One such was the lady who ran the flower shop in the Dorchester lobby. Every morning Nubar would pause on his way out so she could place a fresh orchid in his buttonhole.  

How much did those orchids cost? I asked him, but he had no idea.

When was the last time he had actually handled money? It turned out to be when he was at Harrow. At morning break, boys could purchase a plain bun for a penny or one with icing (and a cherry?) for twopence. 

I asked him how much value he put on the pair of silver-backed hairbrushes that were on his dressing table. He thought for a moment, then said: “Perhaps £5”.

They were, of course, worth considerably more. “Will you sell them to me for £5?” I asked.

He shook his head.   

“Why not?”

“Because I do not need £5, but I do need the hairbrushes.”

Sorry, I have strayed too far from my own taxi tale. My justification is that Nubar Gulbenkian was, in the words of the old Reader’s Digest feature, “One of the most interesting characters I have ever met”.

Anyway, I set to work and, in a relatively short time, tracked down and purchased a cab which, a few weeks previously, had been playing for hire in London. The deal was done in Croydon, though that particular piece of information is not of great importance.

Then came what I have called ‘The Moment of Thwart’. The fact that I could not obtain insurance cover.

1962 Austin FX4 by MunBill via Wikimedia Commons under licence CC BY-SA 3.0 Taxis – whether working or decommissioned – are not covered by the run-of-the-mill insurance companies. Mention that you wish to insure a former taxicab, and they hang up the phone. Enter the number plate into a comparison website, and it refuses to acknowledge the existence of any such vehicle. And the few special companies who do insure taxis seem to have a bias against chaps of my age (and ladies, too, for that matter).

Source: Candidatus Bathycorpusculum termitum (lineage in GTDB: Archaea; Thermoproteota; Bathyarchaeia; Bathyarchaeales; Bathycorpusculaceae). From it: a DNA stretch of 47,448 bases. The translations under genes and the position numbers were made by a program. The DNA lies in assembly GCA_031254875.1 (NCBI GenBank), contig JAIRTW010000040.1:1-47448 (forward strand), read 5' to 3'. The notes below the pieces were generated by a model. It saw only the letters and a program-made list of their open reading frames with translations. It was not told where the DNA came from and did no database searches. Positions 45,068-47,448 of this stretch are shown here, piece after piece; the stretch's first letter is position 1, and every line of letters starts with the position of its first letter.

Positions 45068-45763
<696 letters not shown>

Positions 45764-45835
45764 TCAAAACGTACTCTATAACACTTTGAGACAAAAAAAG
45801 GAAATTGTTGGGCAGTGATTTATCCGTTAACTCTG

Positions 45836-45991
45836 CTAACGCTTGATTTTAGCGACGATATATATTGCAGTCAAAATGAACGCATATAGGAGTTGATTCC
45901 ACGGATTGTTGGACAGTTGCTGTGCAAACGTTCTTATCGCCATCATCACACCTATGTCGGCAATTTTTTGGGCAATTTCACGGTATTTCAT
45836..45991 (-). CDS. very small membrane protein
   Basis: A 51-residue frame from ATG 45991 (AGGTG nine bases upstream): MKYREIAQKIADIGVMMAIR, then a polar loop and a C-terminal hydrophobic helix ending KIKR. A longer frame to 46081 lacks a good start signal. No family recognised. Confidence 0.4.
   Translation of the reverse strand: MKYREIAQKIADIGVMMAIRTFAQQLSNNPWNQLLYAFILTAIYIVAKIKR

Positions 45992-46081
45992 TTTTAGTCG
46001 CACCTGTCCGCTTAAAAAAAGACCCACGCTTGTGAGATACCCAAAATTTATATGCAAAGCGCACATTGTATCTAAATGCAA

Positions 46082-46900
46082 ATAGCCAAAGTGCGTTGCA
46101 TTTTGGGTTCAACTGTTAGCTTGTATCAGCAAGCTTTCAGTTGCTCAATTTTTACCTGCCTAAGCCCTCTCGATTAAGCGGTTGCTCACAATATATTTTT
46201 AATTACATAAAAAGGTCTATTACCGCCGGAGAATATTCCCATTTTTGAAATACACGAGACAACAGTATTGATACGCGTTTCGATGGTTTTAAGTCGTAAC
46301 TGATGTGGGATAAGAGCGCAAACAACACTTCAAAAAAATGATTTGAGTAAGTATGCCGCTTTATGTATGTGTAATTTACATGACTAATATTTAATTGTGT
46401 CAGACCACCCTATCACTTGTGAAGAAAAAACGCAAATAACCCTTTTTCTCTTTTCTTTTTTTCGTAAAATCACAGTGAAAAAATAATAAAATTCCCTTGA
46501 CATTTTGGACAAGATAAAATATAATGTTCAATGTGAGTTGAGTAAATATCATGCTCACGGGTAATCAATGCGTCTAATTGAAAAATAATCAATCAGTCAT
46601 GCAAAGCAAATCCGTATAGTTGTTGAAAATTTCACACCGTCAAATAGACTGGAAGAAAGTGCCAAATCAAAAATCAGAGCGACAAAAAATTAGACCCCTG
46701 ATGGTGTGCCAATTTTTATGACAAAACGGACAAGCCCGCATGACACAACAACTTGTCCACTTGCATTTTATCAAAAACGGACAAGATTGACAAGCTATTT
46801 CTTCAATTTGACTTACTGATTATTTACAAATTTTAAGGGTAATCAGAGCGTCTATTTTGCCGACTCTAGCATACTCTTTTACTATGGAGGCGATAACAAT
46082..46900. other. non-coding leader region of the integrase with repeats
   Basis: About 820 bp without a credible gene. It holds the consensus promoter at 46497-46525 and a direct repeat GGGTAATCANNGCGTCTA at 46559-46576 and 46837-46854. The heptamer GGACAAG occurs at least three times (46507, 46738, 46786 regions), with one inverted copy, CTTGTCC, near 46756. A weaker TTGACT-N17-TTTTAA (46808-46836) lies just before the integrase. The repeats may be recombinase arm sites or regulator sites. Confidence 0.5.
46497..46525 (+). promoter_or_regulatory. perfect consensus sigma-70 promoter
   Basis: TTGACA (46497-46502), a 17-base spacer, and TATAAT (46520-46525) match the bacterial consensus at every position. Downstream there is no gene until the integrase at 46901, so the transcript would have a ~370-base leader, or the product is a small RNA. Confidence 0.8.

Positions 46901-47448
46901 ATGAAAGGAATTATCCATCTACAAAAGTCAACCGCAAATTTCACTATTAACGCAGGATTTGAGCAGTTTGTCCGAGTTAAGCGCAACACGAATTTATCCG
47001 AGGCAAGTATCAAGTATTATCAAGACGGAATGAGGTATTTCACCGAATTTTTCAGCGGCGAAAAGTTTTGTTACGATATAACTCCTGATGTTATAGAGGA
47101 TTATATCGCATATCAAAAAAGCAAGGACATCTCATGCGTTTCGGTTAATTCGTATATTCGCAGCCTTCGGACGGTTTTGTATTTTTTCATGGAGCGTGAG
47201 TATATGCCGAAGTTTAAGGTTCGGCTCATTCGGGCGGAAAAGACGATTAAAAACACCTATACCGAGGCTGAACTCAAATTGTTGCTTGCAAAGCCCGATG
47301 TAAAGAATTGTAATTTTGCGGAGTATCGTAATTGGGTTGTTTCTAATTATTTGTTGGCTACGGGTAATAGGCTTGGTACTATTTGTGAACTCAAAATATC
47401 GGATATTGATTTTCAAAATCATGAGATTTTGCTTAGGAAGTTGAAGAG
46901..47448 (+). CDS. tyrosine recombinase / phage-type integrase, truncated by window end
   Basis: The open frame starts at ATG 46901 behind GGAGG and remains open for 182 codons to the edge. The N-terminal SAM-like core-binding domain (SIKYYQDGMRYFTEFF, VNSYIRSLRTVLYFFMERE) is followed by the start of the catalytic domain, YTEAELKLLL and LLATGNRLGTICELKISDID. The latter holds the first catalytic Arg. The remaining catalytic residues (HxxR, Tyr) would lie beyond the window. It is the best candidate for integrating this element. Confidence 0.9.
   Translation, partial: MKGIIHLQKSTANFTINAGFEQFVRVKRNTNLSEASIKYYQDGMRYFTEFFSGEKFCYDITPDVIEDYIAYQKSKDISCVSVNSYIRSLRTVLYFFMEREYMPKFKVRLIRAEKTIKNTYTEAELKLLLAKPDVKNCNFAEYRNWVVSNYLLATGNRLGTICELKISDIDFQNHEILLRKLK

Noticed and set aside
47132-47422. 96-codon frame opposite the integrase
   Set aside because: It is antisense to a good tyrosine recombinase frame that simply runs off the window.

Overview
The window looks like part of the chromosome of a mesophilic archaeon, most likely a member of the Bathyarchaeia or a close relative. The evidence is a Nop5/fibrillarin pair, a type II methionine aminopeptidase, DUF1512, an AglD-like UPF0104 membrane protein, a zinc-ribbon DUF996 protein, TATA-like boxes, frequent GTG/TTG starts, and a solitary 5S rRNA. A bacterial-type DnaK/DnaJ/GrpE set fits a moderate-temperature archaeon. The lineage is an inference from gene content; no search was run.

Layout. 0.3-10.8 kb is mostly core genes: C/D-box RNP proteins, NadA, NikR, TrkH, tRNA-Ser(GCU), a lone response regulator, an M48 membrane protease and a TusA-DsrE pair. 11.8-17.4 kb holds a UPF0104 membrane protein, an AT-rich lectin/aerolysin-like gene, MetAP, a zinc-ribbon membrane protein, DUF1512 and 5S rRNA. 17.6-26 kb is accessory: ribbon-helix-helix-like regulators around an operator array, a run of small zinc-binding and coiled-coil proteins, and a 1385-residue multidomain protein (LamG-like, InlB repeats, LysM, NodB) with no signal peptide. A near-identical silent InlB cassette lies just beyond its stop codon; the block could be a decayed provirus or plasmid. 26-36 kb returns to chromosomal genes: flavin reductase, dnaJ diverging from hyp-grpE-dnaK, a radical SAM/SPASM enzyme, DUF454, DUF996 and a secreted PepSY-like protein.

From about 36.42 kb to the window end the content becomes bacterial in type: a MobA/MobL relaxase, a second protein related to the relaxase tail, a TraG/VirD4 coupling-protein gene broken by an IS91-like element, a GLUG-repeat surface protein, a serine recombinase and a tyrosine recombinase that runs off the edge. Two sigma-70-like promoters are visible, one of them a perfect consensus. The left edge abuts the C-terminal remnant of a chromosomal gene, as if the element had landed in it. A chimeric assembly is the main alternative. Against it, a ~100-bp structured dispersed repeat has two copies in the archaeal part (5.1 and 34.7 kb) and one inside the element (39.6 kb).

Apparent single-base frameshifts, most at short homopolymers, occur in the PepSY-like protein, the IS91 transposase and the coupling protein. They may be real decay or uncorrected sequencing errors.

So, I am perfectly at liberty to buy the fastest and most powerful car I can afford with the intention of speeding recklessly up and down the country to my heart’s content, and the regular insurance companies will cover me – at a price, of course. But the idea of an old codger using a sedate London cab to get him to and from the local shops and for an occasional run out to the Kent countryside is not to be tolerated.

So life got complicated. At the time of writing, my taxi is off the road, and unlikely to get back on it with me behind the wheel. My son may take it off my hands, as it is a later model than the one he owns. Or we might simply sell it on. Either way, it is a hiccup, a blip, an irritating speed bump in my normally smooth progress along the highway of life.

What makes it all the sadder, is that I intended to get into character by buying a flat cap, calling everybody ‘guv’nor’ and positioning my politics slightly to the right of Genghis Khan. 

Or, on the other hand, wearing an orchid in my lapel.

Alas, it is not to be. My plan has been thwarted.

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John Carter

Long-time presenter of TV’s ‘Wish You Were Here’ and BBC holiday programmes